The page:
The flat text file of identified proteins were retrieved from UniProt DB (http://www.uniprot.org) and GO information of subcellular localization of each protein was extracted from the flat text. GO annotation of subcellular localization was also analyzed using the DAVID Bioinformatics Resources (http://david.abcc.ncifcrf.gov/) [48]. Classical secreted protein was predicted using SignalP v4.1 (http://www.cbs.dtu.dk/services/SignalP/) and Phobius (http://phobius.sbc.su.se/). Non-classical secreted protein without a signal sequence were predicted using SecretomeP v2.0 (http://www.cbs.dtu.dk/services/SecretomeP/). Protein localization was also evaluated using exosome databases including ExoCarta DB v4.1 (http://www.exocarta.org) (7234 human protein identification entries) [19] and Vesiclipedia DB v3.1 (http://www.microvesicles.org/) (72141 human protein identification entries) [20]. All of these information were integrated and manually checked and a final annotation was made for each protein (Supplementary Table 1). First, proteins were identified as a secreted protein when annotated as “secreted”, “extracellular region/space/matrix” or predicted to be a classic or non-classic secreted protein. Next, proteins with annotations like “plasma membrane”, “cell junction” or “cell membrane” were classified as plasma membrane proteins. The remaining proteins were categorized as intracellular proteins.

Other bioinformatics analyses

We analyzed the mRNA expression level of identified proteins in colon cancer and other types of cancers using Oncomine cancer gene expression microarray DB (https://www.oncomine.org/resource/login.html). The p value was set up at 0.05. The fold change and gene rank were defined as “all”, whereas the data type was restricted to mRNA. Hierarchical cluster analysis was performed using the average linkage method by Cluster v3.06 (http://bonsai.hgc.jp/~mdehoon/software/cluster/software.htm#ctv) and the heat map was displayed using TreeView v1.1.6r3 (http://sourceforge.net/projects/jtreeview/files/jtreeview/). Area-proportional Venn diagram was generated with BioVenn (http://www.cmbi.ru.nl/cdd/biovenn/index.php). GO enrichment analysis was performed using the DAVID Bioinformatics Resources (http://david.abcc.ncifcrf.gov/) with enrichment threshold of 0.05 (Supplementary Table 4). Over-represented diseases and bio functions of identified colonic stroma-enriched or epithelial cell-enriched proteins were revealed using IPA (Ingenuity Systems, Mountain View, CA, USA) (http://www.ingenuity.com) with default parameters (Supplementary Table 5).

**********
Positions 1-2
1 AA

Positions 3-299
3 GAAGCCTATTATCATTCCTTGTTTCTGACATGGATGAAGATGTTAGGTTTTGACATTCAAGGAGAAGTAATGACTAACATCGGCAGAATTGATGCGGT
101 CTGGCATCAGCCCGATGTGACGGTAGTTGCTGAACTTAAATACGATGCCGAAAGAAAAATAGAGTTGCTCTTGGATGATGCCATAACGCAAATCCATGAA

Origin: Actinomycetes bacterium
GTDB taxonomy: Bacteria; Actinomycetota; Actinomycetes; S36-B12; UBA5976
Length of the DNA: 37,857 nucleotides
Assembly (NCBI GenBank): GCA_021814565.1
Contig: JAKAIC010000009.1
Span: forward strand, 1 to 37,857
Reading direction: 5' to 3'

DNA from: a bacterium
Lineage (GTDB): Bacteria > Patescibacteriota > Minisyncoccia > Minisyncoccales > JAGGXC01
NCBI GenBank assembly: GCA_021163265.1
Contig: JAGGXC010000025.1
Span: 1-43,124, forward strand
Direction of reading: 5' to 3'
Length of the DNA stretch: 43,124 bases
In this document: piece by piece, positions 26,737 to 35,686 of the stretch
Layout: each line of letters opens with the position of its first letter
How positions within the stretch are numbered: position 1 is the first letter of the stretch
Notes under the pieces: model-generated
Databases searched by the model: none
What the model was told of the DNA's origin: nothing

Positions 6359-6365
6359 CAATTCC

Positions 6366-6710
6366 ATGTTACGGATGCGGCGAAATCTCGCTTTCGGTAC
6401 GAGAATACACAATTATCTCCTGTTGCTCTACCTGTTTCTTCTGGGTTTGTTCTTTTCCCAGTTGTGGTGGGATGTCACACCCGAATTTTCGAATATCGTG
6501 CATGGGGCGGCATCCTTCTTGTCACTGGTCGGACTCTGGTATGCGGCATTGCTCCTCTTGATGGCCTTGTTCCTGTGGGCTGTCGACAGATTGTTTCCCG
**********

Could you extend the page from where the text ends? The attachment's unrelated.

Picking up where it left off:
IHC and staining intensity analysis

All IHC analyses were performed using a commercial TMA (catalog no. HCol-Ade180Sur-04, Shanghai Outdo Biotech, China), which includes 90 pairs of colorectal adenocarcinoma and normal counterpart tissues (Supplementary Table 6). The caners were classified as stage I (9 cases), II (47), III (31) and IV (2) according to the 7th the American Joint Committee on Cancer/International Union against cancer classification. The operations were carried out within July 2006 to May 2007. The survival time is ranging from 3 to 85 months with a median of 51 months. There were 46 dead and 44 alive until the last follow-up time August 2013. Follow-up informations are missing for 7 cases. IHC analysis was performed with the COL6A3 antibody at a dilution of 1:100 according to a commercial protocol of Outdo Biotech. The staining substrate was 3,3′-diaminobenzidine (DAB) and the nuclei were counterstained with hematoxylin. The TMA was scanned using Scanscope XT (Aperio, Shanghai, China). Scoring of the COL6A3 expression was performed based on staining intensity scanned using software Image-Pro Plus 6.0. First, the sample spot images were exported using Aperio ImageScope v. 12. To analyze the COL6A3 expression in the stromal cells, epithelial cells were excluded by filling with white color using Image-Pro Plus. Similarly, the stromal regions were blocked if the epithelial areas were analyzed. The IOD of the dark brown color in each image using the Image-Pro Plus. The parameters for intensity calibration and image segmentation were optimized with one of the images and were applied for all images. Next, the intensity values (IOD/area) of different images from the same sample were averaged. The samples were ranked from the lowest to highest intensity values and a cutoff (0.043) to separate the negative and positive staining was determined manually by checking the whole staining of each sample. Samples without follow-up information or with no visible stromal or epithelial cells were excluded from analysis.